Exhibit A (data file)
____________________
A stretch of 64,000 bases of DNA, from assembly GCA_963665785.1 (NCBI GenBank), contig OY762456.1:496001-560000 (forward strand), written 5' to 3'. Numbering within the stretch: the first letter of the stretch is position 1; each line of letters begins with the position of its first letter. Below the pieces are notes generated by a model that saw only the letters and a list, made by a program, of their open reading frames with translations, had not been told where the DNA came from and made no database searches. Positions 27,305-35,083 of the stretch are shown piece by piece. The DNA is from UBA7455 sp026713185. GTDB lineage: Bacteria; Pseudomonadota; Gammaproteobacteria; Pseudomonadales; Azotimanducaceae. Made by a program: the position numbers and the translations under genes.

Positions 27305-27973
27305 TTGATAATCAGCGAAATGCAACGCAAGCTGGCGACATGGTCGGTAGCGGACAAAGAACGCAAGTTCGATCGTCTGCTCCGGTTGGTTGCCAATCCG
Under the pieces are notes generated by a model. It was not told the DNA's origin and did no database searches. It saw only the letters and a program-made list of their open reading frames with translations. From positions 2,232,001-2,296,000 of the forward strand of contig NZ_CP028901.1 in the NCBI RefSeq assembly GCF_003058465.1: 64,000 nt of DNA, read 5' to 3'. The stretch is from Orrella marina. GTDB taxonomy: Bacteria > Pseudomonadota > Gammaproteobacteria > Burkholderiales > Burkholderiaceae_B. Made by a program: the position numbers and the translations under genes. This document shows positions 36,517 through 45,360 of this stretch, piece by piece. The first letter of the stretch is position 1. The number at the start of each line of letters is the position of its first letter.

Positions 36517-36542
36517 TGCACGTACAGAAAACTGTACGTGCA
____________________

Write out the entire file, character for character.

A stretch of 64,000 bases of DNA, from assembly GCA_963665785.1 (NCBI GenBank), contig OY762456.1:496001-560000 (forward strand), written 5' to 3'. Numbering within the stretch: the first letter of the stretch is position 1; each line of letters begins with the position of its first letter. Below the pieces are notes generated by a model that saw only the letters and a list, made by a program, of their open reading frames with translations, had not been told where the DNA came from and made no database searches. Positions 27,305-35,083 of the stretch are shown piece by piece. The DNA is from UBA7455 sp026713185. GTDB lineage: Bacteria; Pseudomonadota; Gammaproteobacteria; Pseudomonadales; Azotimanducaceae. Made by a program: the position numbers and the translations under genes.

Positions 27305-27973
27305 TTGATAATCAGCGAAATGCAACGCAAGCTGGCGACATGGTCGGTAGCGGACAAAGAACGCAAGTTCGATCGTCTGCTCCGGTTGGTTGCCAATCCG
Under the pieces are notes generated by a model. It was not told the DNA's origin and did no database searches. It saw only the letters and a program-made list of their open reading frames with translations. From positions 2,232,001-2,296,000 of the forward strand of contig NZ_CP028901.1 in the NCBI RefSeq assembly GCF_003058465.1: 64,000 nt of DNA, read 5' to 3'. The stretch is from Orrella marina. GTDB taxonomy: Bacteria > Pseudomonadota > Gammaproteobacteria > Burkholderiales > Burkholderiaceae_B. Made by a program: the position numbers and the translations under genes. This document shows positions 36,517 through 45,360 of this stretch, piece by piece. The first letter of the stretch is position 1. The number at the start of each line of letters is the position of its first letter.

Positions 36517-36542
36517 TGCACGTACAGAAAACTGTACGTGCA